Defensive Investments and the Demand for Air Quality: Evidence from the NOx Budget Program
AbstractThe demand for air quality depends on health impacts and defensive investments, but little research assesses the empirical importance of defenses. A rich quasi-experiment suggests that the Nitrogen Oxides (NOx) Budget Program (NBP), a cap-and-trade market, decreased NOx emissions, ambient ozone concentrations, pharmaceutical expenditures, and mortality rates. The annual reductions in pharmaceutical purchases, a key defensive investment, and mortality are valued at about $800 million and $1.3 billion, respectively, suggesting that defenses are over one-third of willingness-to-pay for reductions in NOx emissions. Further, estimates indicate that the NBP's benefits easily exceed its costs and that NOx reductions have substantial benefits.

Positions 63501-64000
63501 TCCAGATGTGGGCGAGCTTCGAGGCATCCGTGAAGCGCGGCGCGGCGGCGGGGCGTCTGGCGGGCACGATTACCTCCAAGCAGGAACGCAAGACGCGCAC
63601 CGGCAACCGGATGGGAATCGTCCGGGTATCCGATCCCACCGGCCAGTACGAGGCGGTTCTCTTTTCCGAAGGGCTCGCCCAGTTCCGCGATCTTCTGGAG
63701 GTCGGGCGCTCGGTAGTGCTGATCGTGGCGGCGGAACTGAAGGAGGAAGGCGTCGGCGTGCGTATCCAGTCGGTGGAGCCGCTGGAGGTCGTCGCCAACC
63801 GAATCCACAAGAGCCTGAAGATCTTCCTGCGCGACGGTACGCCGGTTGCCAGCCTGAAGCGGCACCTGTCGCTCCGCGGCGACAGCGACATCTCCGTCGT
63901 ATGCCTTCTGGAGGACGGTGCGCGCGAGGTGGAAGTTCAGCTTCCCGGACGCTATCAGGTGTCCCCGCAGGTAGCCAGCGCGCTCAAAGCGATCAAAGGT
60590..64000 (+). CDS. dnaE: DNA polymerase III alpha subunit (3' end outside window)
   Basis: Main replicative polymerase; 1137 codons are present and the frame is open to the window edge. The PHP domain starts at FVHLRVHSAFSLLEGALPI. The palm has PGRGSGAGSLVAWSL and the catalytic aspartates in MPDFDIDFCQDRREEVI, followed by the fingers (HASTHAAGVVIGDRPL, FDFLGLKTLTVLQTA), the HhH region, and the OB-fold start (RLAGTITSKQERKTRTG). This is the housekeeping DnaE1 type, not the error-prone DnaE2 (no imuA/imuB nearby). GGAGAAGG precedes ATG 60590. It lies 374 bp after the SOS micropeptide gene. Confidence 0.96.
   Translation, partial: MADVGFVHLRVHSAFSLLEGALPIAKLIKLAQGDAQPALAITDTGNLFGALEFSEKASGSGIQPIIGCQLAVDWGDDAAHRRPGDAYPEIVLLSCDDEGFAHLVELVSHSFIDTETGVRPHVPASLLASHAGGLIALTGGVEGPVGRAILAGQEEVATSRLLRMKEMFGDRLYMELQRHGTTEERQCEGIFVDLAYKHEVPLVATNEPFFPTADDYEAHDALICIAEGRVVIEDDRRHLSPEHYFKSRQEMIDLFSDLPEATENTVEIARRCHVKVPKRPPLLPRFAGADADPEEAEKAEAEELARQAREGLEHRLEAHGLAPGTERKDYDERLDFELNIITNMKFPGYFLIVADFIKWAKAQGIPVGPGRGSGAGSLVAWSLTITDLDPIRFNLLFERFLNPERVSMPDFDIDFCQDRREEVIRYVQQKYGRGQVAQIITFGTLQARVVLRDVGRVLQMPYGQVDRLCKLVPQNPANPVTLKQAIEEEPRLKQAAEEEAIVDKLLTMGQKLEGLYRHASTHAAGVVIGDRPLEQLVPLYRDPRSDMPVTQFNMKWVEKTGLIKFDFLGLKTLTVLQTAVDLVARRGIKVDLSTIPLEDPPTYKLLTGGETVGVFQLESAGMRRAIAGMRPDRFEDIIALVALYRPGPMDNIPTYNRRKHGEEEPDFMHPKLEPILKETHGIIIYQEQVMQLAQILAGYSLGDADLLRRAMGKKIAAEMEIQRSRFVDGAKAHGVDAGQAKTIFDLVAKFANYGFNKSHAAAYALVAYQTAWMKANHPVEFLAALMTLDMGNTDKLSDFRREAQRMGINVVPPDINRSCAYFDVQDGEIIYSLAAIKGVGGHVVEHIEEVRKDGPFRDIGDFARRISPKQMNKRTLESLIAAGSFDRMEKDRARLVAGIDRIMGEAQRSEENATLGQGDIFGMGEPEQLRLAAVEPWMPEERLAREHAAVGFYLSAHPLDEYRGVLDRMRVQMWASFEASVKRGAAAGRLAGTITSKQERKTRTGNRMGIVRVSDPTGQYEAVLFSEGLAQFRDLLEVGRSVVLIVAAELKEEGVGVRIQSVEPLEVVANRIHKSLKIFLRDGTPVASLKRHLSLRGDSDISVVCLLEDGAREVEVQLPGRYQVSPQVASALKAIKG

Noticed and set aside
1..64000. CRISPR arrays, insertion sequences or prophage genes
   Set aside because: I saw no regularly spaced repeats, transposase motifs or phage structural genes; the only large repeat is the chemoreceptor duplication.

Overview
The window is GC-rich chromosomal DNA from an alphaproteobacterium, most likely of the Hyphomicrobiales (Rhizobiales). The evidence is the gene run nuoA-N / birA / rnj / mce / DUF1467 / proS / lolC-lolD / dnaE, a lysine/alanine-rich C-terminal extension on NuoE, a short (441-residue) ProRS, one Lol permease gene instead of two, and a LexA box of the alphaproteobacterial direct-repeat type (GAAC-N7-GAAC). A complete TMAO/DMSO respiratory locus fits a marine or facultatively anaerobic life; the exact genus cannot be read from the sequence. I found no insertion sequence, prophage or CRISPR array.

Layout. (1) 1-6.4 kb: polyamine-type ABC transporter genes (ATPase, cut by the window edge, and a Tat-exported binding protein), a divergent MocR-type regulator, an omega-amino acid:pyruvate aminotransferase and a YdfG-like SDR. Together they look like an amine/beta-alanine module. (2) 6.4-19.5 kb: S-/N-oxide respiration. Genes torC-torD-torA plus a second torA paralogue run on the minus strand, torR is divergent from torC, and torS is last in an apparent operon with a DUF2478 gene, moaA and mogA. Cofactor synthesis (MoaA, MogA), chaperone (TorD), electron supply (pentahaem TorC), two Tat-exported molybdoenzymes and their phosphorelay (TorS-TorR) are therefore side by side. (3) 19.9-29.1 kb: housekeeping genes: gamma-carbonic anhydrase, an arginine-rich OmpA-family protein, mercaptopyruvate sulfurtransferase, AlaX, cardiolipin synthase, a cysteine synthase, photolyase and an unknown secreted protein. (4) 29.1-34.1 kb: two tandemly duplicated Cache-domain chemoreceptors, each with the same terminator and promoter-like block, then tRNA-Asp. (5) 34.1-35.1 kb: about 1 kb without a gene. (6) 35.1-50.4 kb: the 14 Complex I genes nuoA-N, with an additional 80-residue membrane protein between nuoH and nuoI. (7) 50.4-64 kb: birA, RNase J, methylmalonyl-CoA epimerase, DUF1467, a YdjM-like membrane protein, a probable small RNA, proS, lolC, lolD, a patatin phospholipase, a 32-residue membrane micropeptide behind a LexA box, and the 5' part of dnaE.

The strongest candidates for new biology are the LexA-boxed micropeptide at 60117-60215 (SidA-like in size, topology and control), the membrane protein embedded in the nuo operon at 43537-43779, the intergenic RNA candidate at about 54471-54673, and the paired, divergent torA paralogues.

CitationDeschênes, Olivier, Michael Greenstone, and Joseph S. Shapiro. 2017. "Defensive Investments and the Demand for Air Quality: Evidence from the NOx Budget Program." American Economic Review, 107 (10): 2958-89. DOI: 10.1257/aer.20131002
- I12 Health Behavior
- Q51 Valuation of Environmental Effects
- Q53 Air Pollution; Water Pollution; Noise; Hazardous Waste; Solid Waste; Recycling
- Q58 Environmental Economics: Government Policy